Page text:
7. What are your thoughts on the resilience of military kids?
We love to talk about how strong and resilient our military kids are, but we don’t really talk about helping BUILD resilience in military kids. Labeling military kids (or kids in general) as resilient doesn’t automatically make them resilient. I’m not saying they aren’t or can’t be inherently tough-minded BUT resiliency is a skill crafted over time and kids need help/direction building those habits. Resiliency is developed and learned through experience, it’s not automatic. We are doing kids a disservice when we label them as resilient without teaching them to work through hard situations first. As parents we have to teach resilience to our kids, not just assume or expect it. Labeling our kids as resilient can be used as an excuse to avoid hard conversations and uncomfortable emotions. It’s also important to add that resilience isn’t the absence of challenge or adversity. Resilience doesn’t mean kids are okay no matter the circumstance! You can be resilient and still struggle. Kids can be resilient but it doesn’t mean they always are in every situation. They may display resilience,but it doesn’t mean they aren’t also trying to figure out how to cope with the emotions they are feeling. Resilience is built continuously throughout a lifetime, and it’s not something we can label our kids and just then leave it as that. When parents label kids as resilient and consistently tell them they are “fine” or “okay,” we easily dismiss what they might be struggling with. I think it makes us feel better as parents when we say our kids are resilient. Parents have to understand it’s a high expectation to place on our kids.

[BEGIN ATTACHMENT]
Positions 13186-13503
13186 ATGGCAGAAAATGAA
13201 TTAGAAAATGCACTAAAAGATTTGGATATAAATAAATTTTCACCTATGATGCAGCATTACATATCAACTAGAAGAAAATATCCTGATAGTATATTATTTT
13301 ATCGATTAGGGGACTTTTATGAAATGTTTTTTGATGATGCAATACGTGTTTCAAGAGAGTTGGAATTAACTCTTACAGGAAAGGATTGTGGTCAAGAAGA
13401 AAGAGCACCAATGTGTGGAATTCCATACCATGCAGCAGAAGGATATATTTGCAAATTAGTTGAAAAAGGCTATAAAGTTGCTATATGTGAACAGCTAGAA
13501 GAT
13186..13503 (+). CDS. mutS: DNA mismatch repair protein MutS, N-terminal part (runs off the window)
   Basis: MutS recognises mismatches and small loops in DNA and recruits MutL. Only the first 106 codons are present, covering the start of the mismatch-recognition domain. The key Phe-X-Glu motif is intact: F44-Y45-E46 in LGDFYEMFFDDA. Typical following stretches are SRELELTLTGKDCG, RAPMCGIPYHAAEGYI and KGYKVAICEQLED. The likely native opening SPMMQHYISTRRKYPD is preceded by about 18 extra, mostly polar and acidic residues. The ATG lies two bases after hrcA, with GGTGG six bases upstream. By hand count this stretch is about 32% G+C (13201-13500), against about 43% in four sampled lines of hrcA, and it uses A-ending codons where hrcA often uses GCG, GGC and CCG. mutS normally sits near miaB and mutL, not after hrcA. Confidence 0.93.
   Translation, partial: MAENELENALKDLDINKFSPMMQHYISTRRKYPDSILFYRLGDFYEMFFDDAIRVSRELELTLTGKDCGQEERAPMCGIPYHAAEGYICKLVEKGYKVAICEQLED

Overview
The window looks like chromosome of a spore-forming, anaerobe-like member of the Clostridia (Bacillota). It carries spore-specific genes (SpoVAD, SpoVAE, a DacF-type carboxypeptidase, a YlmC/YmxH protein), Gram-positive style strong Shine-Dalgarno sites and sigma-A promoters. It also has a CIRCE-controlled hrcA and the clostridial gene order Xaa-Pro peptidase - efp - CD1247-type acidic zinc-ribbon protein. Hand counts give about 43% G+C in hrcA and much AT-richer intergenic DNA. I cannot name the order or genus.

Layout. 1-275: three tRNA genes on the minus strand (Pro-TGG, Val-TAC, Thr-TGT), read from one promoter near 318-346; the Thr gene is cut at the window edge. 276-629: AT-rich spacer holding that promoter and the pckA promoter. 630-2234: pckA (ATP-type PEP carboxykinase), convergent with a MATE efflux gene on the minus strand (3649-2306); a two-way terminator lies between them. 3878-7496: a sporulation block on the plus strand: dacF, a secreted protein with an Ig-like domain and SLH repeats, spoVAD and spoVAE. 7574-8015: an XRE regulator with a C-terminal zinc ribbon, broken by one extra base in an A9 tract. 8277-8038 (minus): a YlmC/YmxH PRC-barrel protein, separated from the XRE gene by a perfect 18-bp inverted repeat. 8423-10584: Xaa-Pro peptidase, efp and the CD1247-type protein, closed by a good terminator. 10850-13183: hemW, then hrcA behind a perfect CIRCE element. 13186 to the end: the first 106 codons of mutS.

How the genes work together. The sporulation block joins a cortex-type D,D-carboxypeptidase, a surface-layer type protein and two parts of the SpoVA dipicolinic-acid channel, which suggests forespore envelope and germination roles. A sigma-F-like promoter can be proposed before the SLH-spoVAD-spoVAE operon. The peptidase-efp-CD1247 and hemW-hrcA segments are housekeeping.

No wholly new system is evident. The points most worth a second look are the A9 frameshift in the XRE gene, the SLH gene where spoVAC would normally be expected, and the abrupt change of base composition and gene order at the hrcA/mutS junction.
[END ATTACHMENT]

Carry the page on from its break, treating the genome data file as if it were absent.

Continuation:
8. Why is it important for you to explain this?
There is a misconception that just because our kids have experienced hard and difficult things that they are automatically resilient because they are “okay” and made it through a difficult time. Resilience is an ongoing skill that needs to continue to be developed and learned.